In this podcast, I’ll tell you all about Buddhist near enemies and apparent friends, a most unexpected death-bed confession about the first time I was on TV, and tell a story about compassion in action. You can use the player below or search for my podcast on Spotify, Apple Podcasts, and most other places people get their podcast listen on.
Outside my Dad's Hospice Room at the VA, Dayton Ohio
In Buddhism, there are these wholesome emotions we cultivate as our practice grows, akin to the fruits of the spirit in Christianity. There are four, called the Brahmaviharas: loving-kindness, compassion, empathetic joy, and equanimity. Compassion is a resolve to be present with suffering - both our own and that of others, in a skillful and engaged way. It is empathy in action - a vow to maintain contact with another being’s humanity, even when they act from their own wounds and ignorance. Self-Compassion is believing in our own light, even when fear obscures our best self and we act from damaged places ourselves. It is a commitment to work toward extinguishing that suffering, planting seed to transform it into wisdom.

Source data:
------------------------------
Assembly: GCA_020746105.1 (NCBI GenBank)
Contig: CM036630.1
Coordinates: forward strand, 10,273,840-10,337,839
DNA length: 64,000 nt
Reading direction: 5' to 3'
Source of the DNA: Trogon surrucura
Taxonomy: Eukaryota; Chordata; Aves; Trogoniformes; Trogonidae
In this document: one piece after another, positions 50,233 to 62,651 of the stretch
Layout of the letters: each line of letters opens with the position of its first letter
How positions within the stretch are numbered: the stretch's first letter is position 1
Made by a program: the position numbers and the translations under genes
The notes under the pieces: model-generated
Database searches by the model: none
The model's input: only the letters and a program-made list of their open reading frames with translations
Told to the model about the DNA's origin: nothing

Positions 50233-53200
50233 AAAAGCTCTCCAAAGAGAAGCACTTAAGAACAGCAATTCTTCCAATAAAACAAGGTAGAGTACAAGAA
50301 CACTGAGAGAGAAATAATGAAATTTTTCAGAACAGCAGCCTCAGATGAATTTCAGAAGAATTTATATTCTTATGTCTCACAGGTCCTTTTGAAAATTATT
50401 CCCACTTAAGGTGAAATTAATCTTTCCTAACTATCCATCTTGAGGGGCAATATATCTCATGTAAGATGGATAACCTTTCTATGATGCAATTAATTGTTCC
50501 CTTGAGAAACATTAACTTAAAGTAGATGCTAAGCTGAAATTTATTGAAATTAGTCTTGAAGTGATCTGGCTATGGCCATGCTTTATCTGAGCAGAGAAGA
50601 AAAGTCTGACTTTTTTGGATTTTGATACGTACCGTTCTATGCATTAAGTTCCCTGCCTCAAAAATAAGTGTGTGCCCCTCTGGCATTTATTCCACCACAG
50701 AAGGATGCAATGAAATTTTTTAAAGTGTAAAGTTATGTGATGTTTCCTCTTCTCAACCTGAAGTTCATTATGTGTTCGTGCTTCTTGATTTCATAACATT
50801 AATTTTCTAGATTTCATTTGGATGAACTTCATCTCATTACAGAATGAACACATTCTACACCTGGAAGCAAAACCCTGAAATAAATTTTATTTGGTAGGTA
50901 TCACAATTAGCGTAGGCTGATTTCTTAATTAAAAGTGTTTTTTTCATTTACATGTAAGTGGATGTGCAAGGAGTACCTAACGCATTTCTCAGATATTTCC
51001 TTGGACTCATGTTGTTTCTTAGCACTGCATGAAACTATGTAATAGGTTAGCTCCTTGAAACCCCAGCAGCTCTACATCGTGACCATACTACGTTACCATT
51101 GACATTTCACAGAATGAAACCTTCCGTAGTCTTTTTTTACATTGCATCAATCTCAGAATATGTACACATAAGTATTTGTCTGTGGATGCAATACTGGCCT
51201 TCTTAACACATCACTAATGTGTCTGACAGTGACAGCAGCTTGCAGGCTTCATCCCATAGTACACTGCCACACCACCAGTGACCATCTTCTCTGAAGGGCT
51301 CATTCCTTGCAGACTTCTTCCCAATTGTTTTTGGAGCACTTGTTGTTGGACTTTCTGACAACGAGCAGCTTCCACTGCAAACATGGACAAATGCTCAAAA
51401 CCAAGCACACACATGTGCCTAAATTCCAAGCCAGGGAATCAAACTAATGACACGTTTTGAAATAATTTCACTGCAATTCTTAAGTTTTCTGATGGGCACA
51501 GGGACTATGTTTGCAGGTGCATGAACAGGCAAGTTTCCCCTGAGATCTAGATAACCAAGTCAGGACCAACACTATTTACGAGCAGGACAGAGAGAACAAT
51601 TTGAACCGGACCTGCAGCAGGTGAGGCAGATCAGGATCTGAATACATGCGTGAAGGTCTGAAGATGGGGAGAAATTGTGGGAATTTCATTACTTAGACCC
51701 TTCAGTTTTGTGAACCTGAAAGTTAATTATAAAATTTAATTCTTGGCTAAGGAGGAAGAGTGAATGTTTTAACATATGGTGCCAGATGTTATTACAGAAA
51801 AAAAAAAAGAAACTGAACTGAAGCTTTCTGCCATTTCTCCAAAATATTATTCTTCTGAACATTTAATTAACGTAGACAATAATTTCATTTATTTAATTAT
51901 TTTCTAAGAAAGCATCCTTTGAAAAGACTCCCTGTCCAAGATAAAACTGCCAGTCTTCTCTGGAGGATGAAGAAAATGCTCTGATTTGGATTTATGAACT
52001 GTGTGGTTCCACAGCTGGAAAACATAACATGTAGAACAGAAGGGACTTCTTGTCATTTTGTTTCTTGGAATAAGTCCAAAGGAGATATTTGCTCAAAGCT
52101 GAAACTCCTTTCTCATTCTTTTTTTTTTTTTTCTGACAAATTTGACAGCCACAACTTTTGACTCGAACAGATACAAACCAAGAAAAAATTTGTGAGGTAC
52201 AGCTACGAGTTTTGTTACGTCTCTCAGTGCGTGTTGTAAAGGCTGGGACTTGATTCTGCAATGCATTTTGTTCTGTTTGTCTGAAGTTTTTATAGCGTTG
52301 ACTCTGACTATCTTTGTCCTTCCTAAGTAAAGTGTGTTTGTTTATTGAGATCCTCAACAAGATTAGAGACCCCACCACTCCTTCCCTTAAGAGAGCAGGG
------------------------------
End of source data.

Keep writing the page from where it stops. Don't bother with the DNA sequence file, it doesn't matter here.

Compassion, or Karuna, is what motivates some flavors of Buddhists to make a promise to work toward the liberation of all sentient beings, called Bodhisattva vows. Spiritually speaking, we go big. Until every last one of us is free, none of us are.
Now, I’m an agnostic Buddhist with a pretty complex relationship with Jesus, so I’m not going to make any definitive statements about whether reincarnation and rebirth are literal or not, but in theory, Bodhisattvas work our asses off to get freedom from the endless cycle of suffering, death, and rebirth only to turn around, come back into a human body and start over - again and again and again - until every last one of us is on the Nirvana bus. I took Bodhisattva vows in 2009, and candidly there are times I’m not sure what I was thinking.
Because compassion is hard.
It takes a lot of work to arrive at a point where you really and sincerely want people who hurt you, who disagree with you, and who move through the world in ways that upset you to be free from suffering.
I learned a lot about this from my father, who was not an easy man to love - you can listen to the podcast to hear the story.
Ease Mountain Yoga & Nourishing Arts
9573 Highway 9
Ben Lomond, CA 95005